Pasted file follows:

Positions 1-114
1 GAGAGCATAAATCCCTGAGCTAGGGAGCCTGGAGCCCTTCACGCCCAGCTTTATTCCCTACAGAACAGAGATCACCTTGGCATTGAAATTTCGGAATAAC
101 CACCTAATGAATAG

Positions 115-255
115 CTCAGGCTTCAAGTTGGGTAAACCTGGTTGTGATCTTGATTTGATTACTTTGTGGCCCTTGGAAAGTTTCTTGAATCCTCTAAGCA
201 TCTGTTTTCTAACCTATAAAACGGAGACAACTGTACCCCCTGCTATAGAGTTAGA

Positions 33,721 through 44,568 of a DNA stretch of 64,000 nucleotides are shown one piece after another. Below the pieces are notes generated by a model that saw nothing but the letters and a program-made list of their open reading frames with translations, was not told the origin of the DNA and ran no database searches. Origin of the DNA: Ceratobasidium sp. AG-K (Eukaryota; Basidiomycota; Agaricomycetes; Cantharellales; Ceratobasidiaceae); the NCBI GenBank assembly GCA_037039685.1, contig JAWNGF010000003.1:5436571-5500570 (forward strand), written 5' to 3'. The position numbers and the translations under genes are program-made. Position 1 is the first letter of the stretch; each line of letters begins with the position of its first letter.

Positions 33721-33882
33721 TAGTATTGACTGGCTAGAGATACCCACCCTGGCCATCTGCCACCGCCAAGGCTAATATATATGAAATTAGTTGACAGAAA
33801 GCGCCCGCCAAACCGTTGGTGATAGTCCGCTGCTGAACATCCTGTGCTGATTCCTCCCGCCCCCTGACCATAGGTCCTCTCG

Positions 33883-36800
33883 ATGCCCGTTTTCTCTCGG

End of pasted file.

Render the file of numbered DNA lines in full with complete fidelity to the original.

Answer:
Positions 1-114
1 GAGAGCATAAATCCCTGAGCTAGGGAGCCTGGAGCCCTTCACGCCCAGCTTTATTCCCTACAGAACAGAGATCACCTTGGCATTGAAATTTCGGAATAAC
101 CACCTAATGAATAG

Positions 115-255
115 CTCAGGCTTCAAGTTGGGTAAACCTGGTTGTGATCTTGATTTGATTACTTTGTGGCCCTTGGAAAGTTTCTTGAATCCTCTAAGCA
201 TCTGTTTTCTAACCTATAAAACGGAGACAACTGTACCCCCTGCTATAGAGTTAGA

Positions 33,721 through 44,568 of a DNA stretch of 64,000 nucleotides are shown one piece after another. Below the pieces are notes generated by a model that saw nothing but the letters and a program-made list of their open reading frames with translations, was not told the origin of the DNA and ran no database searches. Origin of the DNA: Ceratobasidium sp. AG-K (Eukaryota; Basidiomycota; Agaricomycetes; Cantharellales; Ceratobasidiaceae); the NCBI GenBank assembly GCA_037039685.1, contig JAWNGF010000003.1:5436571-5500570 (forward strand), written 5' to 3'. The position numbers and the translations under genes are program-made. Position 1 is the first letter of the stretch; each line of letters begins with the position of its first letter.

Positions 33721-33882
33721 TAGTATTGACTGGCTAGAGATACCCACCCTGGCCATCTGCCACCGCCAAGGCTAATATATATGAAATTAGTTGACAGAAA
33801 GCGCCCGCCAAACCGTTGGTGATAGTCCGCTGCTGAACATCCTGTGCTGATTCCTCCCGCCCCCTGACCATAGGTCCTCTCG

Positions 33883-36800
33883 ATGCCCGTTTTCTCTCGG